Your status as either a potential purchaser or merely a curious member of the public partially determines the amount and quality of information youâ€™ll be able to discover about the financial performance of a specific franchise. Potential purchasers are able to find out about a franchiseâ€™s financial performance via the Federal Trade Commissionâ€™s (FTC) Franchise and Business Opportunity Rule. Under the Franchise and Business Opportunity Rule, franchisors are required to make a series of detailed disclosures to potential purchasers, either in the Uniform Franchise Offering Circular (UFOC) form or in the form provided by the rule.
There are three basic parts in a UFOC:
1) 23 sections that describe the aspects of the franchise program.
2) A set of the franchisorâ€™s audited financial statements.
3) A copy of every form or contract you will sign if you decide to purchase the contract.
The rule requires companies to include a list of the names, addresses, and telephone numbers of at least 10 recent purchasers geographically closest to a potential franchisee in their disclosures â€“ this way, the franchisee can obtain legitimate references. Once you have this information, you will be able to contact recent purchasers and ask them questions regarding the financial performance of the franchise you are looking into.
Be aware that the FTC does not require that disclosure statements be filed. While franchisors do provide information to potential purchasers, they are not required to file that information with the FTC. It is possible, then, that only a potential purchaser would be able to obtain detailed information about a particular franchise. However, even if you are unable to glean information from the FTC because you are not a potential purchaser of a franchise, it may still be possible to find the information youâ€™re seeking if that franchisor has filed a UFOC. Fifteen states require franchisors to provide presale disclosures, and most of these states do not provide copies of these disclosures but permit review of the documents in person by appointment.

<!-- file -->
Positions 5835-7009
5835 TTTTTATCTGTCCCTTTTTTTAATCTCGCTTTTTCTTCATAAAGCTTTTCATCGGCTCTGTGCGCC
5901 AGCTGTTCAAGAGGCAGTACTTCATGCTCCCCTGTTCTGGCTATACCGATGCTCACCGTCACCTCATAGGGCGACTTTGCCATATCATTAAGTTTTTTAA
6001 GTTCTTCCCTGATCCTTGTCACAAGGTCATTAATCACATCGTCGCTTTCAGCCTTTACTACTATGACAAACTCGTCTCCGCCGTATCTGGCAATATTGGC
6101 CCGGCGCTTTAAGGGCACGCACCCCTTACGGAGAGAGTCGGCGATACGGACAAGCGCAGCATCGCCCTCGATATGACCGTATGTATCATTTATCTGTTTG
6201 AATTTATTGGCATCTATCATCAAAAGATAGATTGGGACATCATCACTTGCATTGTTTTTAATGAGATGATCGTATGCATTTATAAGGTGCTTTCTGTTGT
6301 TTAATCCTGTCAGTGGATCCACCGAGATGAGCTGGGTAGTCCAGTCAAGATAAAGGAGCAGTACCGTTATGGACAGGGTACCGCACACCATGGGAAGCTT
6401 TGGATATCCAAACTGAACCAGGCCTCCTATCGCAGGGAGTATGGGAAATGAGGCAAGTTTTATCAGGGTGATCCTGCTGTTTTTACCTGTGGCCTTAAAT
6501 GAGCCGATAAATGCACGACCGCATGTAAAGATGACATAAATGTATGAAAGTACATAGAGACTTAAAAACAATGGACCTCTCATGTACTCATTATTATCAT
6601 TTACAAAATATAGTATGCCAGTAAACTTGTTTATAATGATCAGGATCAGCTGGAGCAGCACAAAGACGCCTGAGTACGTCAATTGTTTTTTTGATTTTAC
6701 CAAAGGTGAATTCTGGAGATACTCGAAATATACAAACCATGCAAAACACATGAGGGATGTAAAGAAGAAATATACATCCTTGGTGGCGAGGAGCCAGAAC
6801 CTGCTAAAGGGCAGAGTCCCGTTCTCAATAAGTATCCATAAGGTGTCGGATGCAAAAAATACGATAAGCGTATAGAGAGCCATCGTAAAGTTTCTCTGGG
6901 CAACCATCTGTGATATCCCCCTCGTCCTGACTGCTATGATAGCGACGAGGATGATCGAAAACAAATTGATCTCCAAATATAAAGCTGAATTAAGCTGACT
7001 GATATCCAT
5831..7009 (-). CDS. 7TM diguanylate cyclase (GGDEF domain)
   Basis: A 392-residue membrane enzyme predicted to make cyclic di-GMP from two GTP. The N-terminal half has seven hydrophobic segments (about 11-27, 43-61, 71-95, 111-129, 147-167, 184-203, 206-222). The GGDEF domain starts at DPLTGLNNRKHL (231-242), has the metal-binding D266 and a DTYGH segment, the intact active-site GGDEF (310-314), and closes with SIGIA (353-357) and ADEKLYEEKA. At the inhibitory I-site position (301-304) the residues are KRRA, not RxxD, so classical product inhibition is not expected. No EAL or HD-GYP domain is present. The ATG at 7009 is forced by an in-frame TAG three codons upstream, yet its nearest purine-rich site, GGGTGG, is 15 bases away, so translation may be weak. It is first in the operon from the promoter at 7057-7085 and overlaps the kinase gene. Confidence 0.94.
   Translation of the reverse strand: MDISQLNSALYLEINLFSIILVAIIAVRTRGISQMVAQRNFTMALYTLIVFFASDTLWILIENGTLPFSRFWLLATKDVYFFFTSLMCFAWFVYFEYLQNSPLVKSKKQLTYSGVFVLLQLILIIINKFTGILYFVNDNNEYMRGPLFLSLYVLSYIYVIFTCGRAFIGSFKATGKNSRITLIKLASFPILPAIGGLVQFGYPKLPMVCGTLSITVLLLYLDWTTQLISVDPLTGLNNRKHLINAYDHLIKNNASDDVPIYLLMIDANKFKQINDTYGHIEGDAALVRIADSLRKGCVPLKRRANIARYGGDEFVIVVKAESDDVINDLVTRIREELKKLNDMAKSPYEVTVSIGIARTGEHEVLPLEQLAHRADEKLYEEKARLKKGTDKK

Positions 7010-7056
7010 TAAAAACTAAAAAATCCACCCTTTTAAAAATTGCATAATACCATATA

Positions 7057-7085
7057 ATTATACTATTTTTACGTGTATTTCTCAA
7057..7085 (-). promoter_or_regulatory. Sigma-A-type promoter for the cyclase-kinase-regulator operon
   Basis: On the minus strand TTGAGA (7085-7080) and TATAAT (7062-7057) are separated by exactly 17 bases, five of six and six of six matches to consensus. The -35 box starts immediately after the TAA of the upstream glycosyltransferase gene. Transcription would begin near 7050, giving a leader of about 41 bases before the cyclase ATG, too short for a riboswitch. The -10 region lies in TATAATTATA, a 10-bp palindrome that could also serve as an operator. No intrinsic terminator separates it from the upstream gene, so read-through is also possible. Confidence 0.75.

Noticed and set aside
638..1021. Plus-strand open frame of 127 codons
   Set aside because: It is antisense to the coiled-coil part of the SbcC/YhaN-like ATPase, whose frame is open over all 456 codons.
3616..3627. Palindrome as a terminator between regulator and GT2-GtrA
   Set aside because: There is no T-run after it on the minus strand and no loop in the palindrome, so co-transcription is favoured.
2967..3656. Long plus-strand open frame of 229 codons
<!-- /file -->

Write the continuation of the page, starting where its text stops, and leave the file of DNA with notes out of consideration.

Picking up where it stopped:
These states are:
California (filing required)
Hawaii (filing required)
Illinois (filing required)
Indiana (filing required)
Maryland (filing required)
Michigan (only notice required)
Minnesota (filing required)
New York (filing required)
North Dakota (filing required)
Oregon (UFOC filing not required)
Rhode Island (filing required)
South Dakota (filing required)
Virginia (filing required)
Washington (filing required)
Wisconsin (filing required)